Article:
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Sheryl Kraft

Sheryl Kraft, a freelance writer and breast cancer survivor, was born in Long Beach, New York. She currently lives in Connecticut with her husband Alan and dog Chloe, where her nest is empty of her two sons Jonathan. Sheryl writes articles and essays on breast cancer and contributes to a variety of publications and websites where she writes on general health and wellness issues. She earned her MFA in writing from Sarah Lawrence College in 2005.

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What You Need to Know About Food Expiration Dates

Those expiration dates you see on many foods have more to do with freshness and taste than safety. Trust your senses when deciding.

Nutrition & Movement

The other night when my husband I were cooking together, he asked me, when reading the ingredient list for a marinade for chicken breasts, "Do we have any Worcestershire sauce?"

It's a condiment I rarely use, not part of my usual stash of go-to ingredients like soy sauce, tahini, butter, olive oil, sesame oil, Dijon mustard and others.

I couldn't remember the last time I needed or used Worcestershire sauce except maybe to make Bloody Mary's. But I also couldn't recall making a Bloody Mary in recent history—I stopped drinking those eons ago when I became sensitive to sodium and had to watch my blood pressure.

I rooted around in our refrigerator. Finally, after a few minutes—aha!—I came upon a bottle. A bit sticky on the outside, I brought it to him, triumphantly. We could now complete our marinade for the chicken.

But all bets were off when he attempted to open it and couldn't. Time had sealed it shut. And since neither of us could remember when the last time we used Worcestershire sauce, we both thought it wise to check the expiration date.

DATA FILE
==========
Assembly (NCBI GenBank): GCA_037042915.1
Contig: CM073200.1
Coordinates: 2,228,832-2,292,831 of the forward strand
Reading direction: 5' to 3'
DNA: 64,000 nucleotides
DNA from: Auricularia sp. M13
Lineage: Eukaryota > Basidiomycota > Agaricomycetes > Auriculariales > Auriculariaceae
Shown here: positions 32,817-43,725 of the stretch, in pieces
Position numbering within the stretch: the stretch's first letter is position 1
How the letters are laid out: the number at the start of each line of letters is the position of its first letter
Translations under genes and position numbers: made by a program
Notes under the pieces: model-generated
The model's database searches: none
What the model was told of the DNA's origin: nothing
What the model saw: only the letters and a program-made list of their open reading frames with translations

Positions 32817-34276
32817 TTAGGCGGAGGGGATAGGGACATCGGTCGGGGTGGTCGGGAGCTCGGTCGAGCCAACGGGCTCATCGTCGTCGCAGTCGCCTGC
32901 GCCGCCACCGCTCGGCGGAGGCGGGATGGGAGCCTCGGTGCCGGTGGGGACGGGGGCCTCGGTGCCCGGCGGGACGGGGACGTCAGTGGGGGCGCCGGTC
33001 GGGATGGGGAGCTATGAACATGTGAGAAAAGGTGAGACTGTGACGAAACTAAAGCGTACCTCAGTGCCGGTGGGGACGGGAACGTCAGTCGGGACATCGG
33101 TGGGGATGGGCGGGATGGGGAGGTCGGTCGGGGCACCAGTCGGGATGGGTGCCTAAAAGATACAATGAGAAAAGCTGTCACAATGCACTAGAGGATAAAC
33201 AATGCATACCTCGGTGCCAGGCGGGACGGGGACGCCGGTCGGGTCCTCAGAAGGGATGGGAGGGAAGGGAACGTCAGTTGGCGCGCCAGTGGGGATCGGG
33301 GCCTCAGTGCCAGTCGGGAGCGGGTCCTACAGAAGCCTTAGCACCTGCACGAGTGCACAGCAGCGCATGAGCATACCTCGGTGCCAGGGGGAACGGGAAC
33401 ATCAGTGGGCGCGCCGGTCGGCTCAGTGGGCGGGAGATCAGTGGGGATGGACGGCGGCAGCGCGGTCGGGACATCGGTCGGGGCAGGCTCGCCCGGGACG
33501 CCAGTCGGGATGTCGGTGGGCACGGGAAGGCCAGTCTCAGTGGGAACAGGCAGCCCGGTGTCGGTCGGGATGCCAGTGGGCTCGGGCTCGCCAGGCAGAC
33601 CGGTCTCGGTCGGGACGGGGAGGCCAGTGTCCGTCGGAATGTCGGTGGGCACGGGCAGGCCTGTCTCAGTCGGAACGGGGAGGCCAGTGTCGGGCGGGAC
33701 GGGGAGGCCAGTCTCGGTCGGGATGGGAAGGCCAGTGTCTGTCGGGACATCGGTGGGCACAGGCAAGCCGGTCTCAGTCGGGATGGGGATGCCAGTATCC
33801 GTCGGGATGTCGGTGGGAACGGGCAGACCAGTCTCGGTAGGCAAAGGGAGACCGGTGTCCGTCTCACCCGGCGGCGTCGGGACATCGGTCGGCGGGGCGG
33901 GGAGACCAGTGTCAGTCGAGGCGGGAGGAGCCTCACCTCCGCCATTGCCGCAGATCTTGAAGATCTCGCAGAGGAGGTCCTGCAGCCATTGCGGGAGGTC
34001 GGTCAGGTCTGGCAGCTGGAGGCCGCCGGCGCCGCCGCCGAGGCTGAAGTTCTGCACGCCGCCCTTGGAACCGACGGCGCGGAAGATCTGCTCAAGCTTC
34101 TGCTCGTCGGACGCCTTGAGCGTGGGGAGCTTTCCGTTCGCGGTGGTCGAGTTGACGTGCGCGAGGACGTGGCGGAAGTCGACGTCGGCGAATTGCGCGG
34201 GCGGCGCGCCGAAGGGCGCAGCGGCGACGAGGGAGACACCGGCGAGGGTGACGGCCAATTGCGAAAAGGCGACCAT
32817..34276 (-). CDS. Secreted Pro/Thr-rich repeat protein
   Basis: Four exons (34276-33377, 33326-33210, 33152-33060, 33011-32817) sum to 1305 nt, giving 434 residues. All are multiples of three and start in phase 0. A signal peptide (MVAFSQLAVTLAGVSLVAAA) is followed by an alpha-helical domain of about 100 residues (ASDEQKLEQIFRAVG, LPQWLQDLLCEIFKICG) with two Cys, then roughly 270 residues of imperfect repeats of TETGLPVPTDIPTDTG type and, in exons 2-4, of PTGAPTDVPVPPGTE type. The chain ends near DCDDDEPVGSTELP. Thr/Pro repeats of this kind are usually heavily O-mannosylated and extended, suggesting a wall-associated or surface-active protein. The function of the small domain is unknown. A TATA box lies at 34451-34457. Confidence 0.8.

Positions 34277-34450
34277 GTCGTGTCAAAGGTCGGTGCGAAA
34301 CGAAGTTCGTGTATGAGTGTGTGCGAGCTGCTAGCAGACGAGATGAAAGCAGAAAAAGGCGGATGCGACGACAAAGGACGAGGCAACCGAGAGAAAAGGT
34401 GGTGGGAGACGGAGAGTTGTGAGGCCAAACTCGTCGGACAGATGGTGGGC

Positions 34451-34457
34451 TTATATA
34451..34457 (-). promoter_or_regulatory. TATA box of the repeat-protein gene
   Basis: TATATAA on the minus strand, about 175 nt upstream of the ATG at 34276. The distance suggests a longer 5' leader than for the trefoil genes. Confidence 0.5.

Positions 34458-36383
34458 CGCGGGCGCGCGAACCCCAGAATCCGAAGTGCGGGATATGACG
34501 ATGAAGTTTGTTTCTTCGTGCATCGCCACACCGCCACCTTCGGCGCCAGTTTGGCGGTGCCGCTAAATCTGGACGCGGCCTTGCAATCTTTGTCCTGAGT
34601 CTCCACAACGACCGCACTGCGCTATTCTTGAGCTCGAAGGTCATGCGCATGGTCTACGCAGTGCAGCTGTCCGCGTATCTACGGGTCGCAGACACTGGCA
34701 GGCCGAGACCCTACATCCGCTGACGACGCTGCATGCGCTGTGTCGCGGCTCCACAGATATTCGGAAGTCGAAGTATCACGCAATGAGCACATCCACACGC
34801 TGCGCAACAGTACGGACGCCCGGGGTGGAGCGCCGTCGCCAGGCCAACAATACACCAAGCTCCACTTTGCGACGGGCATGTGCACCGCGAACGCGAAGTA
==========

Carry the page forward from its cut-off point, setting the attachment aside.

Want to venture a guess?


Which means this bottle of a sauce we rarely used survived not one, but two house moves.

You can probably guess what happened next.

We dumped it, along with our plans to marinate the chicken. But I couldn't help feeling a nagging guilt and sense of waste, because the bottle was practically full.

Which brings me to this: Should you throw out food past its label date? Or if you eat it past that date, will you become ill?

A recent study found that most of us are of the former ilk, taking that date stamp far too literally. (It reminds me of those labels on mattresses that we never remove, because they warn: DO NOT REMOVE UNDER PENALTY OF LAW. You know what? You can clip them off. You won't get arrested, I promise.)

But getting back to food.

This study found that most Americans are under the (false) assumption that those "best by" and "sell by" dates are federally regulated and are there to warn us that the food is no longer safe to eat after those dates.

But they're not. The only required regulation is for infant formula. Here's what the Food Safety and Inspection Services says: "Manufacturers provide dating to help consumers and retailers decide when food is of best quality. Except for infant formula, dates are not an indicator of the product's safety and are not required by Federal law."

It's the food companies that make those decisions—voluntarily—to help us determine how fresh the food is. But about 84 percent of us are throwing away food needlessly, on occasion, when it's close to the package date, that same study found. That's a lot of wasted food. The U.S. Department of Agriculture estimates that about 30 percent of food is lost or wasted at the retail and consumer level.